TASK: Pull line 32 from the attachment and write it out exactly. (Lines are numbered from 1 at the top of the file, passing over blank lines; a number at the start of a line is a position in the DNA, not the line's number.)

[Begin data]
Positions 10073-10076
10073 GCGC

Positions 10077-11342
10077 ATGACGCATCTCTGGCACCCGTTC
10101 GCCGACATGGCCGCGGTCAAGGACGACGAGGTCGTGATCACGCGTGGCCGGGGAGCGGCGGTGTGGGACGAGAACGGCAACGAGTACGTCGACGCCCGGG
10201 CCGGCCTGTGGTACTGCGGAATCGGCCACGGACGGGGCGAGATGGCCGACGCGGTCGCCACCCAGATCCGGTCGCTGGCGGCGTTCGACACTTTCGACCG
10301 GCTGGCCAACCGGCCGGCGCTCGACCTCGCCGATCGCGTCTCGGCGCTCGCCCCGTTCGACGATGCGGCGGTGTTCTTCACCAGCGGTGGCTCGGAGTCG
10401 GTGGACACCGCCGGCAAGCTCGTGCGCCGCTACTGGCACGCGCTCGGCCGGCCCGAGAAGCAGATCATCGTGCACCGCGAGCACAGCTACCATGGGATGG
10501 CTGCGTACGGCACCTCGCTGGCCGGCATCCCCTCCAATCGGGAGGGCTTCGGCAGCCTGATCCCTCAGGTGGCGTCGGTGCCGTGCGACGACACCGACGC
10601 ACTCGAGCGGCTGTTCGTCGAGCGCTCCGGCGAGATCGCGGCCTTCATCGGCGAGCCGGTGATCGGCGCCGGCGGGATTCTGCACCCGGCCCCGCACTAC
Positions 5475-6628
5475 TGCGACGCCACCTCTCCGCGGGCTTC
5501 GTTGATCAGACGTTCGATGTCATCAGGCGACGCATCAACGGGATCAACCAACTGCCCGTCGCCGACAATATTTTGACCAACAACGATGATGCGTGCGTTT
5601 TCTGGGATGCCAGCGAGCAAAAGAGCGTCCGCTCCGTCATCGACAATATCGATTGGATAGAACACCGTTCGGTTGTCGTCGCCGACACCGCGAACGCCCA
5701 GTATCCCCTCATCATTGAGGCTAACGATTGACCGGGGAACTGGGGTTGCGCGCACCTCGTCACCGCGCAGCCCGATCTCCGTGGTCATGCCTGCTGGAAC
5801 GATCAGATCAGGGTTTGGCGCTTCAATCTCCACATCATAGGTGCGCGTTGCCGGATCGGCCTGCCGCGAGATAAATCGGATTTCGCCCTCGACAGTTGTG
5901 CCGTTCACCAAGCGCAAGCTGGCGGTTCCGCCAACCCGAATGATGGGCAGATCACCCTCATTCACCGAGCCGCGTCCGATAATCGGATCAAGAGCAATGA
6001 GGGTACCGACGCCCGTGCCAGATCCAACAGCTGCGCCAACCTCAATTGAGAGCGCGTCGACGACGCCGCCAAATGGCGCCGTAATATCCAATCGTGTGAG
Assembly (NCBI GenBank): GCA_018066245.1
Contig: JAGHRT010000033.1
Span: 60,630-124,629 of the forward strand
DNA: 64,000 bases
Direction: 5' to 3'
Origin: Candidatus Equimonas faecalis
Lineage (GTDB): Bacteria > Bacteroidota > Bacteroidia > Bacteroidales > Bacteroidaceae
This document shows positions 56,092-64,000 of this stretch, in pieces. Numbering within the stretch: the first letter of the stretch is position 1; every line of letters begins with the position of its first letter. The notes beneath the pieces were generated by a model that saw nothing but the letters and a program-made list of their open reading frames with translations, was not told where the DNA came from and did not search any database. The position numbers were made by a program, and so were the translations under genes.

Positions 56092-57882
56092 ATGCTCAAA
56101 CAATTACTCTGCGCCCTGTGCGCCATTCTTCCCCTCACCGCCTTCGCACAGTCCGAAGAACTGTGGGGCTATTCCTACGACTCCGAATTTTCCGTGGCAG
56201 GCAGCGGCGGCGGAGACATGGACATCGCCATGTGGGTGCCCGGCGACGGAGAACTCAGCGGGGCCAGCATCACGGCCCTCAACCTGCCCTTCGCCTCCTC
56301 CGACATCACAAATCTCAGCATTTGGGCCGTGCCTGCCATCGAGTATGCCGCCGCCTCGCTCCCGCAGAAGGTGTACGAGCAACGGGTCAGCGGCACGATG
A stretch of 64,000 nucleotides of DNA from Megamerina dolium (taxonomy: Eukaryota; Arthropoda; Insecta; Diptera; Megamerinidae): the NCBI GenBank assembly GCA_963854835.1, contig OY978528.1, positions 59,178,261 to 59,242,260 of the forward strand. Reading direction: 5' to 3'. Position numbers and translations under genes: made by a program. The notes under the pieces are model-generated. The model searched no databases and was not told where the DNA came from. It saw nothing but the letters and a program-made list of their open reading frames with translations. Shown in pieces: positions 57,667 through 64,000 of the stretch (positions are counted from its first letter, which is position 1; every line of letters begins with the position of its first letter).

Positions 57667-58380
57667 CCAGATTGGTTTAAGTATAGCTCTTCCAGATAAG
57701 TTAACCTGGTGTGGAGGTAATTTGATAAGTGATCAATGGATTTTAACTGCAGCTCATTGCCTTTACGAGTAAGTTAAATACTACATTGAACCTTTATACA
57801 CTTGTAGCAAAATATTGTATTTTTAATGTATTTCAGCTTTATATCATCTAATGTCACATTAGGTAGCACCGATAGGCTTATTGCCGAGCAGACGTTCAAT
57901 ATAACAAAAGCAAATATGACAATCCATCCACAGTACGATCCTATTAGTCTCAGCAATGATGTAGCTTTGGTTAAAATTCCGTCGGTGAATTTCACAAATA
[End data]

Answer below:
A stretch of 64,000 nucleotides of DNA from Megamerina dolium (taxonomy: Eukaryota; Arthropoda; Insecta; Diptera; Megamerinidae): the NCBI GenBank assembly GCA_963854835.1, contig OY978528.1, positions 59,178,261 to 59,242,260 of the forward strand. Reading direction: 5' to 3'. Position numbers and translations under genes: made by a program. The notes under the pieces are model-generated. The model searched no databases and was not told where the DNA came from. It saw nothing but the letters and a program-made list of their open reading frames with translations. Shown in pieces: positions 57,667 through 64,000 of the stretch (positions are counted from its first letter, which is position 1; every line of letters begins with the position of its first letter).